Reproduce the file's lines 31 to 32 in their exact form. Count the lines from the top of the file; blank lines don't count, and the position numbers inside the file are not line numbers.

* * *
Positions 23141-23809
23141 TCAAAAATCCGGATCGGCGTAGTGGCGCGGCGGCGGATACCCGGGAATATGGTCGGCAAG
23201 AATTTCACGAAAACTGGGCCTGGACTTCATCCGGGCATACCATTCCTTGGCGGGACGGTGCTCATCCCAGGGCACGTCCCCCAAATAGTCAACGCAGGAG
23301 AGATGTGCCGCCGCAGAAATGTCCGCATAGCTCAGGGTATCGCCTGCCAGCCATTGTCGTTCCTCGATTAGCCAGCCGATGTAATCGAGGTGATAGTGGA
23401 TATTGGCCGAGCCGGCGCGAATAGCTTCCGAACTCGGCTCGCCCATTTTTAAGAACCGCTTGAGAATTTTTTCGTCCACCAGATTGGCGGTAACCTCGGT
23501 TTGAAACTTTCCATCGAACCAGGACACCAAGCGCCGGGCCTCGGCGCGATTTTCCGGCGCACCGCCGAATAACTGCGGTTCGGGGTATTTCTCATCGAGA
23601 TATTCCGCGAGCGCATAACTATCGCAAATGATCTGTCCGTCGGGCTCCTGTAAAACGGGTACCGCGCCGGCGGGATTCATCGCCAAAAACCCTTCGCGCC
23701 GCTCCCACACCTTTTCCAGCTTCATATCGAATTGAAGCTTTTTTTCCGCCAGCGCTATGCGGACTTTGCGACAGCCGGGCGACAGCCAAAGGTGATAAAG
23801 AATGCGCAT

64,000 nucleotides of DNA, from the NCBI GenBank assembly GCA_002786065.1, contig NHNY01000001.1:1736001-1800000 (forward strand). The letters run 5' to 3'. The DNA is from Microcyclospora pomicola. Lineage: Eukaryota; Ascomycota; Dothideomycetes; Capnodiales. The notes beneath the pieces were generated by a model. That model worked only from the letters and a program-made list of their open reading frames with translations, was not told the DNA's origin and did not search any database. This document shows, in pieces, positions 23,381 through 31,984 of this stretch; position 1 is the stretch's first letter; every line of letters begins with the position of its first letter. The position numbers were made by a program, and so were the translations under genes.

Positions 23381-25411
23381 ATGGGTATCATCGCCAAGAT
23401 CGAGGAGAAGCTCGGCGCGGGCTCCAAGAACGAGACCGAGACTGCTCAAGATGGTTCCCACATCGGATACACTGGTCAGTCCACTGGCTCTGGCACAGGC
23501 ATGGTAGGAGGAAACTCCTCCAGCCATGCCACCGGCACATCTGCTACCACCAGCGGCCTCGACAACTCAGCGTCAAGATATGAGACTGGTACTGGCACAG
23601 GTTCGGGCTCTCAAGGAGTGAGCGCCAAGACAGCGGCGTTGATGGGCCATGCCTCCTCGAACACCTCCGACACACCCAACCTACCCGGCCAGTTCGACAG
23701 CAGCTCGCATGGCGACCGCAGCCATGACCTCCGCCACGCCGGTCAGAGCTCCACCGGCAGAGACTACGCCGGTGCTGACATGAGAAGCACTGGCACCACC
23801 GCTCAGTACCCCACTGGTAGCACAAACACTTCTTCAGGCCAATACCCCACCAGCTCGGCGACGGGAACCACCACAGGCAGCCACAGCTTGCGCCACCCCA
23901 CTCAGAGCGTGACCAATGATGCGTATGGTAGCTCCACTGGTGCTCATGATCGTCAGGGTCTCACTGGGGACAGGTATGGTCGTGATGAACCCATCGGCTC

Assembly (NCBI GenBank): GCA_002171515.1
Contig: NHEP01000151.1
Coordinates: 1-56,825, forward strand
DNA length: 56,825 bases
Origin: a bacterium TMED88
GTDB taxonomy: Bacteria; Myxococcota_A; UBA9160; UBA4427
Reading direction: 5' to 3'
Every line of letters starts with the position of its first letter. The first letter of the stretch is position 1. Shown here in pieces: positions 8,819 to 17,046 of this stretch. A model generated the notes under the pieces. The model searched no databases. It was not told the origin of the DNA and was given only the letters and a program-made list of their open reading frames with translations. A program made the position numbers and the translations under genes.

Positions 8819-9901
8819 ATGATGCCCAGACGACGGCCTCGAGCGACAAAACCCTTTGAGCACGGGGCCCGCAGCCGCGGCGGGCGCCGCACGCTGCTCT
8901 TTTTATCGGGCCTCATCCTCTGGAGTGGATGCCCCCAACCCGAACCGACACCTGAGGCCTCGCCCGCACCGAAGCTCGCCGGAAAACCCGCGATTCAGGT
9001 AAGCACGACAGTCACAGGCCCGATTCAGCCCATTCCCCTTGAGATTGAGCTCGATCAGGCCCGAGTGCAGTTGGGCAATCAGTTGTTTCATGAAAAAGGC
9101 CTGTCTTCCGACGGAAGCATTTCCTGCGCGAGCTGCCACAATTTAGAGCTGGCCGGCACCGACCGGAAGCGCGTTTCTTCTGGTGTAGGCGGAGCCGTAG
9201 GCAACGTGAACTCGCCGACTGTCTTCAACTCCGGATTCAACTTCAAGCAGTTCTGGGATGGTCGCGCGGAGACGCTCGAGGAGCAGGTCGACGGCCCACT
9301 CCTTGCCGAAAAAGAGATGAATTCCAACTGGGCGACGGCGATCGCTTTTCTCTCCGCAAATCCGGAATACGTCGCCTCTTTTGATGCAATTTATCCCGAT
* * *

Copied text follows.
9101 CTGTCTTCCGACGGAAGCATTTCCTGCGCGAGCTGCCACAATTTAGAGCTGGCCGGCACCGACCGGAAGCGCGTTTCTTCTGGTGTAGGCGGAGCCGTAG
9201 GCAACGTGAACTCGCCGACTGTCTTCAACTCCGGATTCAACTTCAAGCAGTTCTGGGATGGTCGCGCGGAGACGCTCGAGGAGCAGGTCGACGGCCCACT